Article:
Detroit also disclosed there’s no precedent for how its state aid payments would be handled in the event of a Chapter 9 bankruptcy filing because there’s never been a local instance. “The lack of precedent in Michigan makes the risks associated with such a filing difficult to assess,” the preliminary offering statement said.

Financial Crisis

While the city is still in a financial crisis, “insolvency isn’t on the horizon or on the agenda,” said Mayor Dave Bing, in a prepared statement provided by Lijana [Reggie Comment: Of course, which is why the warning is there in the prospectus!]. A request to make finance officials available for comment was declined by Lijana.

...

Following are descriptions of pending sales of municipal debt in the U.S.:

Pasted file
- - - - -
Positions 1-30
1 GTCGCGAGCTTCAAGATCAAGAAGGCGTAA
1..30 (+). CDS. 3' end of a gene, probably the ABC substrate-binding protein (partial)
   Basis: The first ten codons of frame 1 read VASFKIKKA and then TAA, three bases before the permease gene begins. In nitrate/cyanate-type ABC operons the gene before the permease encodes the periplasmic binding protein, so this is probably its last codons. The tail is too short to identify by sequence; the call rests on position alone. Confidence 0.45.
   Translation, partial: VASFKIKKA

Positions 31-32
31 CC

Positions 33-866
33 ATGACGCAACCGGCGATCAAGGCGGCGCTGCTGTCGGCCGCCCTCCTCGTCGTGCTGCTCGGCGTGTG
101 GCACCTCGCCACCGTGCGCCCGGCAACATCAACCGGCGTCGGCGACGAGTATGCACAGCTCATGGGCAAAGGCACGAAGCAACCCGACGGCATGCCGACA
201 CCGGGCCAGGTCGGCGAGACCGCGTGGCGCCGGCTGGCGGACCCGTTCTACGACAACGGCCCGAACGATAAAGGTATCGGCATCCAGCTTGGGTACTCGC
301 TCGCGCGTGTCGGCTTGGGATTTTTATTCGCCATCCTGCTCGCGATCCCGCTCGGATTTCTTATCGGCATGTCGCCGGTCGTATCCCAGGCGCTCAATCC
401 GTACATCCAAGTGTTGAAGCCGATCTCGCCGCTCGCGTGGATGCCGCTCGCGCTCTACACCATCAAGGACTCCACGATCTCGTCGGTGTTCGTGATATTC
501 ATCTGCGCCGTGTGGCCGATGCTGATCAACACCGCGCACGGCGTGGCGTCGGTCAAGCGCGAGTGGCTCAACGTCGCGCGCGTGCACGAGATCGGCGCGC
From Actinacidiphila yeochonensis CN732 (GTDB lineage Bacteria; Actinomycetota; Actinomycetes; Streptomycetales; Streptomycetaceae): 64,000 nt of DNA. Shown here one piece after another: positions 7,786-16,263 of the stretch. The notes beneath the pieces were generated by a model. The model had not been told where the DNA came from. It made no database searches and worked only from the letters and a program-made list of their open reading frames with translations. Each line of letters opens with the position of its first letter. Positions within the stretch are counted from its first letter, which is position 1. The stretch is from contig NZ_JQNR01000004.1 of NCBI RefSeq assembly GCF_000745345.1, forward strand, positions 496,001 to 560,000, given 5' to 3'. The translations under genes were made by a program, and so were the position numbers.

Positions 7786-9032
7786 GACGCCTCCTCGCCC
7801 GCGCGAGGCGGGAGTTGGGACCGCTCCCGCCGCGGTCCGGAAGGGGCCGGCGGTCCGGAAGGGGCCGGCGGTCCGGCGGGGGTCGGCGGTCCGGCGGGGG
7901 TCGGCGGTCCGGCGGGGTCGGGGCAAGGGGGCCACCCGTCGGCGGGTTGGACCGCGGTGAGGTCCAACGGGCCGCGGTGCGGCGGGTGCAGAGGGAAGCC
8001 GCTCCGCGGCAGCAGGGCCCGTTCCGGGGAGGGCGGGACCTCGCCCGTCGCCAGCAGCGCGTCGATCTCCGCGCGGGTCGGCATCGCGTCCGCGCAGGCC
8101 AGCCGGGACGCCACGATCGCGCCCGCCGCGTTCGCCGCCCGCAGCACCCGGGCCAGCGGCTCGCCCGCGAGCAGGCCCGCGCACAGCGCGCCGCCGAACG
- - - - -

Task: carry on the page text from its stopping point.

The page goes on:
CALIFORNIA, the lowest-rated US state, intends to raise as much as $5 billion from investors this month with its first debt sales since November, according to Treasurer Bill Lockyer. JPMorgan Chase & Co. (NYSE:JPM) and Morgan Stanley (NYSE:MS) were selected to manage a tax-exempt deal of as much as $2 billion today, and Citigroup Inc. (NYSE:C) and Bank of America Merrill Lynch (NYSE:BAC) will handle a taxable offering later in the month, according to the state treasurer’s Web site. California is rated A- by S&P, Baa1 by Moody’s (NYSE:MCO) and BBB by Fitch. (Updated March 11)

MASSACHUSETTS, the second most-indebted state per capita after Connecticut, plans to sell $538.9 million of floating-rate general obligations as early as this week. The date of the sale will be determined by market conditions, according to the state treasurer’s Web site. Proceeds will help refinance outstanding variable-rate demand bonds supported by an agreement from Citibank that expires later this month, according to Moody’s. Underwriters led by Morgan Stanley will market the issue. The state’s general obligations are rated Aa2 by Moody’s, while Fitch and S&P rate them AA, the third-highest of 10 investment grades. (Updated March 9)